Background: Postmenopausal estrogen replacement, with or without progestins, has been related to lower cardiovascular risks. Objective: We investigated whether the actions of estrogen on vascular resistance contribute to this cardioprotective effect. Design and methods: In a 6-month double-blind study, pre- and post-treatment blood pressure, cardiac index, total vascular resistance index and plasma catecholamine responses during baseline and mental stressors were compared in 69 women (including 19 with mild hypertension but no history of heart disease). Women were randomized to receive either conjugated estrogens alone, estrogens plus medroxyprogesterone, or placebo. Results: Both groups on active hormone replacement showed similar decreases in vascular resistance and modest blood pressure reductions, which differed from the unchanged responses of those on placebo (P < 0.05) after 3 and 6 months of treatment. Hypertensive women showed greater reductions in vascular resistance than normotensives (P < 0.05) and their blood pressure reductions tended to be larger. Women receiving hormone replacement showed increased stroke volume and cardiac index at 6 months, particularly among hypertensives and those receiving medroxyprogesterone (P < 0.05). Hormone replacement was also related to decreases in plasma norepinephrine. Finally, in 33 women receiving hormone replacement, significant 5 and 3% decreases in echocardiographic measures of left ventricular mass index and relative wall thickness were evident at 6 months (P < 0.05), while 20 placebo-treated women showed no reliable echocardiographic improvements (P = NS). Conclusions: These findings suggest that estrogen-mediated reductions in hemodynamic load on the heart may contribute to the reduced risk of cardiovascular events in relatively healthy postmenopausal women who use hormone replacement.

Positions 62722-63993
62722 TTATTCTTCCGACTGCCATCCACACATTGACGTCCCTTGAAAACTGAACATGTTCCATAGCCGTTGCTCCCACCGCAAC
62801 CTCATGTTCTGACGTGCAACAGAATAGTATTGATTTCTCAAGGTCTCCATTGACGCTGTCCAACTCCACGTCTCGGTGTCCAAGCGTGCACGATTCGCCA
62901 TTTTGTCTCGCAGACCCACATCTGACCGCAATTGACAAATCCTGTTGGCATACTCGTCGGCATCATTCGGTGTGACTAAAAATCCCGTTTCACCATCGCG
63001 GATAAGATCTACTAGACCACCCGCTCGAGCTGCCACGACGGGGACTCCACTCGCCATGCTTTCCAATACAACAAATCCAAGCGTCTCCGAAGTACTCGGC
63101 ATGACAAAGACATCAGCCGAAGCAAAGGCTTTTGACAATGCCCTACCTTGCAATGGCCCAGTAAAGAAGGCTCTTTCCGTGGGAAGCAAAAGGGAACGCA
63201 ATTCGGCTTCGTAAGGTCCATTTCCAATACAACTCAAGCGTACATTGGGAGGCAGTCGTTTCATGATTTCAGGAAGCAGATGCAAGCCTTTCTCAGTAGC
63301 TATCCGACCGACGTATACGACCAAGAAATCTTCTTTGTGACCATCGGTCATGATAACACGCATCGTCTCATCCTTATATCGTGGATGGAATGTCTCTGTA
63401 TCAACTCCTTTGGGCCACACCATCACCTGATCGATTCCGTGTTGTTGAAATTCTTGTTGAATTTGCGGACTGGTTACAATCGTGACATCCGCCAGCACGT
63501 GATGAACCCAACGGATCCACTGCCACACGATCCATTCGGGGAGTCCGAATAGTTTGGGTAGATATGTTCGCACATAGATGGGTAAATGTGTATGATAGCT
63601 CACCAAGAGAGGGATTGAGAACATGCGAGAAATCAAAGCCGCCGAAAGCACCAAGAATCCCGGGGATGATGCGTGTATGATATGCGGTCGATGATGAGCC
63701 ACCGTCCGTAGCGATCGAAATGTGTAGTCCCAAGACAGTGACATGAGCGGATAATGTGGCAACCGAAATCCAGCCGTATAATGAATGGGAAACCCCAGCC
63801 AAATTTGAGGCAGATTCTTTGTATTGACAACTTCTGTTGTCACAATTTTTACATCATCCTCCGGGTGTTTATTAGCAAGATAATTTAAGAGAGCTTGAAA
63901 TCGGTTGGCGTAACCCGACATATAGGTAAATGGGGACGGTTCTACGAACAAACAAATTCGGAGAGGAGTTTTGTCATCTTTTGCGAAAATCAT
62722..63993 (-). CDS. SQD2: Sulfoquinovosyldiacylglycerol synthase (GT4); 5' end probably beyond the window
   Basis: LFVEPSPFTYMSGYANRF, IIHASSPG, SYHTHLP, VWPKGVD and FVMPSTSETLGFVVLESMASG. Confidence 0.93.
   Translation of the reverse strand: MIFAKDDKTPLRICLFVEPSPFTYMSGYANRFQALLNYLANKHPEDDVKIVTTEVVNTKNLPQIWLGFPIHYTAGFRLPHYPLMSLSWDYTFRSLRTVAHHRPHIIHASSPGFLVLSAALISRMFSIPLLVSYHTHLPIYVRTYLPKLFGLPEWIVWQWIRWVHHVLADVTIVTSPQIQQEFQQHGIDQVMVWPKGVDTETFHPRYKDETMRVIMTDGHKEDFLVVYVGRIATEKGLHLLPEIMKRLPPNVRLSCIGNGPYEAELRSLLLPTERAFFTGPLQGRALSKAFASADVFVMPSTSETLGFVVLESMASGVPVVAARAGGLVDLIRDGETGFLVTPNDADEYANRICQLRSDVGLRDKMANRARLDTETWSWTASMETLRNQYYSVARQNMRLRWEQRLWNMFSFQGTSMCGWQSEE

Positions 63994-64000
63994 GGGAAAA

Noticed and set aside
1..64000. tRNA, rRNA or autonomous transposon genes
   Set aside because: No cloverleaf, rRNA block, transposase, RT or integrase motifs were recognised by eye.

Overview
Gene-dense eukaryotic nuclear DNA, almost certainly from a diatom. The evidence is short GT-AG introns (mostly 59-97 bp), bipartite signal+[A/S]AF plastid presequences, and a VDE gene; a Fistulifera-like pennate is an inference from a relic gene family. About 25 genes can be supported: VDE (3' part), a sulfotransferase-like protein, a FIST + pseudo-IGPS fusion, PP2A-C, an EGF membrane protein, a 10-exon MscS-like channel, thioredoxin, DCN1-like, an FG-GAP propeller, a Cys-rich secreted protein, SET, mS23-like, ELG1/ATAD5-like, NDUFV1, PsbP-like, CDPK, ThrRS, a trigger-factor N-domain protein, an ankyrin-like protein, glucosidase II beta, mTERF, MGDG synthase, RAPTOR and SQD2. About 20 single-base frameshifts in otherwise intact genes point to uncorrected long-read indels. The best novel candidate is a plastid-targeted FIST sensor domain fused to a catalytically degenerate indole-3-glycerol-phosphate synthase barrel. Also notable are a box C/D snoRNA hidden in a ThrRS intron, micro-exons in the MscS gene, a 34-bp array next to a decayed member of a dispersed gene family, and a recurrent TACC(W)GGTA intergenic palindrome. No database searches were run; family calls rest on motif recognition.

All Science Journal Classification (ASJC) codes
- Internal Medicine
- Cardiology and Cardiovascular Medicine